When the Argentine Eduardo Infantino accepted to be the new Marcos Baghdatis' coach, he knew it was a risky gamble. The Cypriot had just lost at the French Open first round to Juan Monaco, and the coach famous for his backhand was following an Italian promise, Matteo Trevisan, in the center for excellence owned by the Federation, in Tirrenia.
Baghdatis, who has never enjoyed much the professional part of being a professional athlete, looks like the perfectly normal guy whom happened to become a champion. But after the 2006 exploit at the Australian Open, when he reached his first, and until now last, Grand Slam final losing to Roger Federer, the Cypriot, with a large amount of fans throughout the world was never capable to confirm his level.
And many started to think he, despite of his talent and natural sympathy, would be destined to remain just a meteor once breaking the top-10.
In six months, instead, Infantino won his bet, despite the odds were not favourable to him. Baghdatis closed the 2009 winning three Challenger events and reaching the final at the ATP 250 in Stockholm, re-entering in the top-50, before opening his 2010 triumphing in Sydney, where he showed himself fitter and faster than he was in the last two years.
With new speed in lateral movements, and a regained self-confidence, Baghdatis, coming through an intensive training schedule, defeated Lleyton Hewitt and survived a marathon-semifinal against Mardy Fish, beaten 76 in the third after 2 hours and 57 minutes.
And, despite him being the conqueror of "(once) Rusty", the crowd heavily supported him against Richard Gasquet in a final full of skills and beautiful strokes, like a pair of crosscourt passing shots by both players. The Frenchman, who we can imagine, with a bit of wickedness, "kiss the rain" blessing him with an interruption after he lost the first set 64, confirmed all his difficulties in fill up the expectations and live up with the pressures.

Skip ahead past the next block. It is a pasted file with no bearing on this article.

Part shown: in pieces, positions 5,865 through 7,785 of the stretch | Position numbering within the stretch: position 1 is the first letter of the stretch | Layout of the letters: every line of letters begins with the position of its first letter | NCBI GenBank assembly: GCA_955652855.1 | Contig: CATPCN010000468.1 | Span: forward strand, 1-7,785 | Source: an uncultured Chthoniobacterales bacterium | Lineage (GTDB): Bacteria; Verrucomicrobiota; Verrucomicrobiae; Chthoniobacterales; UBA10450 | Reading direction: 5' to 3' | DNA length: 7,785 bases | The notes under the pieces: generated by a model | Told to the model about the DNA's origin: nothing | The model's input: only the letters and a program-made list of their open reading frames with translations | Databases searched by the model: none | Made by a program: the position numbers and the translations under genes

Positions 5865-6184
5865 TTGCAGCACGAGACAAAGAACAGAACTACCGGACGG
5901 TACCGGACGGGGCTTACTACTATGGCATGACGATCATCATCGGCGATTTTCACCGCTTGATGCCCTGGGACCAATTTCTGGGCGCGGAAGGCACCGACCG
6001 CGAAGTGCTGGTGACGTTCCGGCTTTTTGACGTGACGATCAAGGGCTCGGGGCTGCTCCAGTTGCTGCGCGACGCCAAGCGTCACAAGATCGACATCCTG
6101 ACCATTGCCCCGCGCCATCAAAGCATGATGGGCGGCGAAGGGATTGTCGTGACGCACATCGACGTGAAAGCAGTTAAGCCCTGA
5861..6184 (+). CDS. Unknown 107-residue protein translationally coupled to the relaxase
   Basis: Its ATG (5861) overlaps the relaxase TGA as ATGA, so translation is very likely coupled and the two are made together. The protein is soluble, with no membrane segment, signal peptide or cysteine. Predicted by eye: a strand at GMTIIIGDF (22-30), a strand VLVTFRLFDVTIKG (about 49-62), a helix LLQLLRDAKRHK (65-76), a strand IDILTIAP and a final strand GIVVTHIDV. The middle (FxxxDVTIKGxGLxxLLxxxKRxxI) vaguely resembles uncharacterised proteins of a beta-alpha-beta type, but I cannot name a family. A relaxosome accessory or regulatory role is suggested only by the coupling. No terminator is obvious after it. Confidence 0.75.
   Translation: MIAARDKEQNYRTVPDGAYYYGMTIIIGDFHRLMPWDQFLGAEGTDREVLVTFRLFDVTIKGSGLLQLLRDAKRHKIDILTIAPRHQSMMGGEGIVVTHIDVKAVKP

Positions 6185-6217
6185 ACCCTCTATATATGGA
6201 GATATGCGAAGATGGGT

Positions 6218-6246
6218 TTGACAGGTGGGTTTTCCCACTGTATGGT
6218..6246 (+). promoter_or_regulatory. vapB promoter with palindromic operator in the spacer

Centred and showing his masterpiece one-handed backhand in all the possible variations, Gasquet was definitely affected by a stuttering serve in the first set when he was broken in the very first game but then conceded only four points in as many service games. And in the second by the long-time performance anxieties blocking him in the closing stages of big matches.
In the second set, when he was up 5-3 and serving to force the final to a decider, he ran into an untimely double and saw a pair of not impossible groundstrokes float long and wide with no pace.
And Marcos Baghdatis, with his inseparable bandana with the flag of Cyprus stamped on it, came back and prolonged the set to a tiebreaker soon transformed in his triumphant monologue. After an astounding backhand volley, Gasquet gifted the match with 6 unforced errors out of 7 points, including two doubles in a row.
From Monday Baghdatis will be n.31 in the world rankings, but he has to defend the 180 points conquered with the 2009 Australian Open round of 16. The Cypriot, who has won three of the last 4 tournament he played, and 16 match out of the last 17, can disrupt destines and fortunes in the approaching major.
And nobody will be hurted by an eventual exploit by the charismatic Cypriot. When he wins, as when Tsonga wins, it's the victory of tennis.